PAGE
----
Dunne, J. P. and Edkins, B.
The demand for food in South Africa.
South African Journal of Economics, 76 (1).
- Accepted Version
Publisher's URL: http://dx.doi.org/10.1111/j.1813-6982.2008.00162.x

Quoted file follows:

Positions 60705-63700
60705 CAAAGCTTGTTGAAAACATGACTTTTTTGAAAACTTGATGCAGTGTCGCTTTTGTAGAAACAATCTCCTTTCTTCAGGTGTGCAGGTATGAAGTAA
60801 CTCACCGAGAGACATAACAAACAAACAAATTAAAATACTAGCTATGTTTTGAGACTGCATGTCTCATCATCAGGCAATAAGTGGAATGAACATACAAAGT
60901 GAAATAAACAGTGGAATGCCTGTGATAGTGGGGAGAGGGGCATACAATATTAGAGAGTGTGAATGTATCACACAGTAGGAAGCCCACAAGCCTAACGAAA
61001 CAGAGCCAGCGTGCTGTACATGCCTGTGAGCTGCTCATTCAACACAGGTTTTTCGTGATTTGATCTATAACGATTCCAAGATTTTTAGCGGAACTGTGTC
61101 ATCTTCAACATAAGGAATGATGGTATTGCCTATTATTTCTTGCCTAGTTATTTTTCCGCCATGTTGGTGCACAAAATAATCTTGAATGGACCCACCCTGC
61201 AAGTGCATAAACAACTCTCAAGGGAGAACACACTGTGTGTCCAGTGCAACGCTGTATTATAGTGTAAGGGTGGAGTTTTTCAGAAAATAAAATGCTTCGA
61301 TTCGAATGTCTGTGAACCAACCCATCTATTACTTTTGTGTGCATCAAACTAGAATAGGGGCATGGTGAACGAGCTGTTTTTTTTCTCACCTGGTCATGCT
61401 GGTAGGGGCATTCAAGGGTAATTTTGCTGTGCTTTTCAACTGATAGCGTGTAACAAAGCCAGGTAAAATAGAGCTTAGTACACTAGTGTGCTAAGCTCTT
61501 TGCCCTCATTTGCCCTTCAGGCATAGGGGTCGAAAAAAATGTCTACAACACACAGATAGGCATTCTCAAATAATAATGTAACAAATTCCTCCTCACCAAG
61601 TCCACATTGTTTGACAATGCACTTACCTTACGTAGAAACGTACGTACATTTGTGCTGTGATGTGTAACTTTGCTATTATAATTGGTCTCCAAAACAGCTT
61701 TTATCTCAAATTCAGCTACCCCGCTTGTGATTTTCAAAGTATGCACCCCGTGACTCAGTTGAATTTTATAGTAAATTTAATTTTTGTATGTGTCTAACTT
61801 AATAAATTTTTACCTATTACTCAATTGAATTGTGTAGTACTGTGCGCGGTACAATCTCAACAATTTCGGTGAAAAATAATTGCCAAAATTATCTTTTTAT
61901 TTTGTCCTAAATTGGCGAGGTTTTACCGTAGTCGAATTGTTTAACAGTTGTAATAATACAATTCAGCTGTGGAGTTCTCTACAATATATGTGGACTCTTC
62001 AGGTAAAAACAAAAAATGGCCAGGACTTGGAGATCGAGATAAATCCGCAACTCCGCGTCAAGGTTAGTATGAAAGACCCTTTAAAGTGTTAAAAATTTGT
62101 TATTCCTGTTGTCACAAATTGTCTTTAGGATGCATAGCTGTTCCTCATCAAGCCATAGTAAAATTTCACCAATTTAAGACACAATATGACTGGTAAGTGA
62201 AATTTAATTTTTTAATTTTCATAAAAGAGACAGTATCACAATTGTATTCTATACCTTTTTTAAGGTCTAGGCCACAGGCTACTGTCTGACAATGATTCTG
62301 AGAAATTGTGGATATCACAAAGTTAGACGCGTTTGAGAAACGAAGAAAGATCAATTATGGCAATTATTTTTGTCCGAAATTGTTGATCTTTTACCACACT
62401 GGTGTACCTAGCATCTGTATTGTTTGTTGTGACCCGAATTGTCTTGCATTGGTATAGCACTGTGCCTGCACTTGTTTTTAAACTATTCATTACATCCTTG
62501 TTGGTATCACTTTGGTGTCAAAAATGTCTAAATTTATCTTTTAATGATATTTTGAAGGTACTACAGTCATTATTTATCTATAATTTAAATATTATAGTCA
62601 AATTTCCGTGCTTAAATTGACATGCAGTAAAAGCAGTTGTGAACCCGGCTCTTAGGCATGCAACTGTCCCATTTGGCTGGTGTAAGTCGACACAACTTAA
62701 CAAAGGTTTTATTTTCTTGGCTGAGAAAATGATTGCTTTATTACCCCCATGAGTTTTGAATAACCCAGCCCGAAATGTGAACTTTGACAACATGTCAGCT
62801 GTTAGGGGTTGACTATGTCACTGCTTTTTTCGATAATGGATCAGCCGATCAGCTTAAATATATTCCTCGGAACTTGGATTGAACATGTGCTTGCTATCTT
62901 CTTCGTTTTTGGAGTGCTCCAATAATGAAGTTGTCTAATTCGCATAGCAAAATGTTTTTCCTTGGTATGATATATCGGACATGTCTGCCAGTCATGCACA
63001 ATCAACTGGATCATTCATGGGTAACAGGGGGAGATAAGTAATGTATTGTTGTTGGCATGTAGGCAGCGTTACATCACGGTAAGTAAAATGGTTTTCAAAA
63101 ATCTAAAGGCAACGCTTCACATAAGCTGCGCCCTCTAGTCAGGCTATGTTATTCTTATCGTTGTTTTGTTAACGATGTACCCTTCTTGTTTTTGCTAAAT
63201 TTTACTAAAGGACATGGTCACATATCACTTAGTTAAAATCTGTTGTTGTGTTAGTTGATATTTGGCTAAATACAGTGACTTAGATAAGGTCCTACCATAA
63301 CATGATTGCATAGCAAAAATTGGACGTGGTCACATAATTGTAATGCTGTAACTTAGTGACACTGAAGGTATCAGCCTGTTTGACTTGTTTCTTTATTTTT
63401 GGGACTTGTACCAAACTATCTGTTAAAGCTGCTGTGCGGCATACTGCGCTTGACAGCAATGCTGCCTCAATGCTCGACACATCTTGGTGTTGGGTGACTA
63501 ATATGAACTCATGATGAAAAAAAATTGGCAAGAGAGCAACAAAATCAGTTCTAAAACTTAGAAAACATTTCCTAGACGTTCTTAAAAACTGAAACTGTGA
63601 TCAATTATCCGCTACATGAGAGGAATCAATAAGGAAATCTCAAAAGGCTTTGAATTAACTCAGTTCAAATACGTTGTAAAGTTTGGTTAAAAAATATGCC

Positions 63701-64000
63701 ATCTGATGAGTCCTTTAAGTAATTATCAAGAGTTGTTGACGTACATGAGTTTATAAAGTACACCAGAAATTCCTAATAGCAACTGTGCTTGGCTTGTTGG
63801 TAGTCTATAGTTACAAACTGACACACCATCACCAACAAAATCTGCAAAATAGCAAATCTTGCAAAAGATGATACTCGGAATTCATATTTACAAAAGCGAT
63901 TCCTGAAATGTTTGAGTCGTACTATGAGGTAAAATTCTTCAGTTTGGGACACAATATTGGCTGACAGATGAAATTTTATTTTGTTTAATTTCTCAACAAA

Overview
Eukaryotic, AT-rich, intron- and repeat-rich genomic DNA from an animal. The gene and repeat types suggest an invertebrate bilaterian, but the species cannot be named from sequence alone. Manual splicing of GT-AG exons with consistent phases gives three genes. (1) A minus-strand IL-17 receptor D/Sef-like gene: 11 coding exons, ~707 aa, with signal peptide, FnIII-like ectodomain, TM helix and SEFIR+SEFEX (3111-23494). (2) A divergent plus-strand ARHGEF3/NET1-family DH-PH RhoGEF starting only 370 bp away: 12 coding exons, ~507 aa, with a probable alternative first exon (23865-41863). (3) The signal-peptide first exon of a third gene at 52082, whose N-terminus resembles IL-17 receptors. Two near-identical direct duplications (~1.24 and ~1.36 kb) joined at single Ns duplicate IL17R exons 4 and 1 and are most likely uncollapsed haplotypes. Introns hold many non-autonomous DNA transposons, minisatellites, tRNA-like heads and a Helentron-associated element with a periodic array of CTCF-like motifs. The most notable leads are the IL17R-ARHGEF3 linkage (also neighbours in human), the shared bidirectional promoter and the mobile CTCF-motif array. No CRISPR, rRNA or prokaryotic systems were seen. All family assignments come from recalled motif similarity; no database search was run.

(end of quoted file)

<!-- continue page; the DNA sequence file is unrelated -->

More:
Food consumption is an important issue in South Africa, not only in its relation to poverty and deprivation, but also given the importance of nutrition in allowing HIV/AIDS sufferers to lead extended, productive lives. With the pressing need to increase food security and the enormity of the epidemic, understanding the demand for food has become a vital task. It is important that the determinants of the demand for food are understood, so that responses of household food consumption to changes in the prices of foodstuffs, prices of other commodities, and total expenditure can be anticipated. There is, however, surprisingly little economic research on this topic. This paper provides an empirical analysis of the demand for food in South Africa for the years 1970 to 2002. It uses two modelling approaches, a general dynamic log-linear demand equation and a dynamic version of the almost ideal demand system to provide estimates of the short- and long-run price and expenditure demand elasticities.
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